Comment permalink

A year on from the Covid-19 lockdown, Dunedin’s prospects are looking good, job seeker numbers suggest.

The latest quarterly update from the Ministry of Social Development shows a 10% fall in the number of people receiving job seeker support in Dunedin, as more people gain work in the recovering labour market.

This correlates with figures for the whole Southern region, where job seeker numbers are down 11% since December.

“It’s an exciting time for the Southern region. Not only do we have the lowest job seeker numbers in the country, we’ve also seen an increase in jobs being advertised in the region," MSD Southern regional commissioner Jason Tibble said.

"It’s really encouraging to see, that despite the challenges of Covid, we have employers advertising vacancies and getting involved in the labour market.

"There’s always more work to do, but this is a positive story for the region,” Mr Tibble said.

MSD also encouraged employers to make contact if they were looking for staff.

"We have a pool of keen people looking to get into work, and our work brokers are eager to match them to jobs," he said.

Nationally, 365,937 working-age people received a main benefit, as at the end of March — 11.7% of the working age population.

Job seeker support is received by 201,303 working-age people, or 6.4% of the working age population, as at the end of March.

The Government’s changes to the benefit abatement levels meant more money in the pocket for part-time or casual workers. Introduced from April 1, the changes mean people on benefits can earn $160 (before tax) without it affecting benefit payments.

Mr Tibble said while things were improving, Covid-19 continued to cause concern, "and for those who need time off work, this can be an issue".

MSD could provide help through two Covid payments available for employers — the short-term absence payment and the leave support scheme — so they could continue paying workers who were unable to work from home and had to self-isolate or get tested.

These could be applied for through the Work and Income website.

To simplify access to government support for employment, education and training, MSD has developed the "Connected" space in the Dunedin Work and Income service centre.

The service is part of nationwide network, which includes a website, phone line and 38 face-to-face spaces around the country, which can be accessed without an appointment.

Connected links New Zealanders to wide-ranging government support and advice for people looking for work, business support, study or training, including initiatives set up in response to Covid-19.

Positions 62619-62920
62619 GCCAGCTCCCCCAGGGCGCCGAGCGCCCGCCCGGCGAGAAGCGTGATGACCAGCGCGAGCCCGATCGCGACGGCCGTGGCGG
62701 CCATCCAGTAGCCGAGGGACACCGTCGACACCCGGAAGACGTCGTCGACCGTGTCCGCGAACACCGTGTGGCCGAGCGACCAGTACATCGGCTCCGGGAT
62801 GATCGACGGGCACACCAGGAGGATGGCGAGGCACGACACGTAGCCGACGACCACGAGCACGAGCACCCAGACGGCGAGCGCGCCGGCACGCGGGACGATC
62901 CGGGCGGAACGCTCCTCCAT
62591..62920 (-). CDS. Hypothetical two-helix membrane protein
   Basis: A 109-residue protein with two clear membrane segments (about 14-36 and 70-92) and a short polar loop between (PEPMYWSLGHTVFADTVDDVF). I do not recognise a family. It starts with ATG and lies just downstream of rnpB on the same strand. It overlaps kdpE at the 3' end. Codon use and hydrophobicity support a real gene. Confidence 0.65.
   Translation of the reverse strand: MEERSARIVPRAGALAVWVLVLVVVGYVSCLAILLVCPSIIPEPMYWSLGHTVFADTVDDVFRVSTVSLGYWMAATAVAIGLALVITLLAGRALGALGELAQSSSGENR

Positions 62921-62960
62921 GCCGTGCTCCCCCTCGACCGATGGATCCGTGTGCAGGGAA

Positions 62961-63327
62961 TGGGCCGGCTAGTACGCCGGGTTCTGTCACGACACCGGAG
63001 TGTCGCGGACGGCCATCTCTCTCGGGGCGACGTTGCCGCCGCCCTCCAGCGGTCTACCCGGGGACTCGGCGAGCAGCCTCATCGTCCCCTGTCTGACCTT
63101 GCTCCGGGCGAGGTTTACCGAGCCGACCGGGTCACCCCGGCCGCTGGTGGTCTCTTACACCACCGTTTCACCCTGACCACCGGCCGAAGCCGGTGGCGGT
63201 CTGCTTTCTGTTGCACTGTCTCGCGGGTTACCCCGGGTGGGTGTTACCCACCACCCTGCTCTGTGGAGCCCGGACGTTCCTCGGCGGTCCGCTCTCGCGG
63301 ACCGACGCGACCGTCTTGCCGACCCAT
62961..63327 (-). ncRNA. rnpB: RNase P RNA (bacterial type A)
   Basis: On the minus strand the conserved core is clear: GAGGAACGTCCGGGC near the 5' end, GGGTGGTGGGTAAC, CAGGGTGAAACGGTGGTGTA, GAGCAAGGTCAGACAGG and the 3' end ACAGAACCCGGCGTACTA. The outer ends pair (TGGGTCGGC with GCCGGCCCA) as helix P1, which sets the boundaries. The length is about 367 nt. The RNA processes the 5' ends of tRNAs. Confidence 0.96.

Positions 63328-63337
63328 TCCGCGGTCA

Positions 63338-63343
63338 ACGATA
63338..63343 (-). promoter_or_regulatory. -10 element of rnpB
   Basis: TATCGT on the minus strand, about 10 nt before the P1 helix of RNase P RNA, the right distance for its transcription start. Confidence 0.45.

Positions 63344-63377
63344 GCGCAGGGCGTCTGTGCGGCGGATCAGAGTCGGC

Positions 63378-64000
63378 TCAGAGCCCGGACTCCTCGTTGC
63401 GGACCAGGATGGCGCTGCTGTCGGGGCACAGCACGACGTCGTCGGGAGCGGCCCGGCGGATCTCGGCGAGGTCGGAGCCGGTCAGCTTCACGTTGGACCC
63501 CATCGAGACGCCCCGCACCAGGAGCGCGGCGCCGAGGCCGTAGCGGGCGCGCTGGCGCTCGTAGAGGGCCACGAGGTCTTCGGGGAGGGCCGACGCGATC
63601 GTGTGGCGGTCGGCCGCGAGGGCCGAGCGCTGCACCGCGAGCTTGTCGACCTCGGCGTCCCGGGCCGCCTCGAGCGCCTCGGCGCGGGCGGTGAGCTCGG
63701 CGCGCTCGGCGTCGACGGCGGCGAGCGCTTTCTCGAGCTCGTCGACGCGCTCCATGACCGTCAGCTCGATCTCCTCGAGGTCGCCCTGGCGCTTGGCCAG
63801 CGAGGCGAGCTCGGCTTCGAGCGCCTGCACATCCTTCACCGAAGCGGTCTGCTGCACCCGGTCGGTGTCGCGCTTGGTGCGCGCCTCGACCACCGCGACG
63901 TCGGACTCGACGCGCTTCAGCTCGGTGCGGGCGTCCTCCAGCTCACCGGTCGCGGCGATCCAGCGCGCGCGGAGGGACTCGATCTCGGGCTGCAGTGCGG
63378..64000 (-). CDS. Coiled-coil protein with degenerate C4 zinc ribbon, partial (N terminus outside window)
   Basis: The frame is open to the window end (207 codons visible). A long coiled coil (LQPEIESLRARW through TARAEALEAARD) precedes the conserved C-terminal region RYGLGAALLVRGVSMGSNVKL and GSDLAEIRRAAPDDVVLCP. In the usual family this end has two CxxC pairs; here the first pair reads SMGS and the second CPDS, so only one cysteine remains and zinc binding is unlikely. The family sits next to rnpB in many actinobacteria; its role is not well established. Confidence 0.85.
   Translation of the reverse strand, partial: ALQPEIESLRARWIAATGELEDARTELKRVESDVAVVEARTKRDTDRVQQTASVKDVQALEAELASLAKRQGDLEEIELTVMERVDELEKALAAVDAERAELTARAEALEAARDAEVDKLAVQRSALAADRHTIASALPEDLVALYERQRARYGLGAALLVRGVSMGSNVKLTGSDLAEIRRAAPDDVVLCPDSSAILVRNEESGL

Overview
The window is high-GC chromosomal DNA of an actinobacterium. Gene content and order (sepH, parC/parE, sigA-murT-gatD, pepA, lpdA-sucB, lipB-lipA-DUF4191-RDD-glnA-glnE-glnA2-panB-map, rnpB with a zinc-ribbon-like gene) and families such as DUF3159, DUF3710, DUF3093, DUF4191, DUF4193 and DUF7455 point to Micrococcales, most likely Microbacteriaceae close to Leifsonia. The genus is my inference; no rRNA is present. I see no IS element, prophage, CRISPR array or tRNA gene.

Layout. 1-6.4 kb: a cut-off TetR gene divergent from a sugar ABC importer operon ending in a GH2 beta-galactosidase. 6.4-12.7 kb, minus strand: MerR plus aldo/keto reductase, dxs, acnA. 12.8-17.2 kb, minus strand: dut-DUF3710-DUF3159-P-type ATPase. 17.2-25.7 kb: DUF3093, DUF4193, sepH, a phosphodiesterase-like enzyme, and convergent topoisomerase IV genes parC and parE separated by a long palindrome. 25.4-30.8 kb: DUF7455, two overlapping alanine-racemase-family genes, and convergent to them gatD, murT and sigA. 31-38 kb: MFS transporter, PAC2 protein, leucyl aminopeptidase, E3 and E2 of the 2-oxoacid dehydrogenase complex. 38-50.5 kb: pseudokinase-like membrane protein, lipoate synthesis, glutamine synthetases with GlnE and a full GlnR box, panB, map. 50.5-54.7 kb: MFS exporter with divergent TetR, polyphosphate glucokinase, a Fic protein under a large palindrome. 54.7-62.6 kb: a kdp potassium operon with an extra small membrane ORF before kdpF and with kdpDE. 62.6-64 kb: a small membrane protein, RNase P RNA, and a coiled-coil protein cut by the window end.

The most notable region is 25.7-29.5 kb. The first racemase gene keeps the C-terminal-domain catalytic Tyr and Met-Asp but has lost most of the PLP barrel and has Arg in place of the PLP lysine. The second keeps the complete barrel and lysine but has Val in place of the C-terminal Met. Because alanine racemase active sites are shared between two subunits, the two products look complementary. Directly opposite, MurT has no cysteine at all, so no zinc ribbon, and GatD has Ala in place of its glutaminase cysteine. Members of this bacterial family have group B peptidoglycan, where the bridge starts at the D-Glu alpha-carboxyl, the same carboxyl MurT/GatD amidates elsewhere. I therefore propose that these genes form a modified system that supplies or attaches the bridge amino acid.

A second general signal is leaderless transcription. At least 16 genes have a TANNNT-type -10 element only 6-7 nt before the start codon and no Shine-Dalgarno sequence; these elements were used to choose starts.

The Otago regional page on the Connected website, launched in March, enables people in Dunedin to find jobs, courses and business support near where they live and work.

Comments

I guess all those moaning orchadists must be employing NZer's to fill their labour needs... Yeah right!
Just another indicator of Grant Robertson's masterful guidance on the NZ economy.

What a load of rubbish! Walk around the city, how many closed shops and businesses do you count? Go to The Annau, how many closed businesses do you count? The economy isn't good. It's how they measure employment that makes it appear better than it actually is. What kind of jobs are being advertised and filled? Mid level management, university educated people are forced to take entry level retail positions. They might be employed but they can't make ends meet. Part time employment counts as employed because they changed how they measure employment. People who gave up looking for work are no longer counted as unemployed. Same as recently retired still looking for work. It's a sham. If you are unemployed you know the economy sucks and articles like this are total rubbish! More BS from the ministry of propaganda.

Yet experts warn, this record-breaking market frenzy will soon come to an 'abrupt halt', and then we're all in hot water again. Simply Google, stock crash 2021

drivesouth-pow-classic-2.png

Our journalists are your neighbours

We are the South's eyes and ears in crucial council meetings, at court hearings, on the sidelines of sporting events and on the frontline of breaking news.

As our region faces uncharted waters in the wake of a global pandemic, Otago Daily Times continues to bring you local stories that matter.

We employ local journalists and photographers to tell your stories, as other outlets cut local coverage in favour of stories told out of Auckland, Wellington and Christchurch.

You can help us continue to bring you local news you can trust by becoming a supporter.

Become a Supporter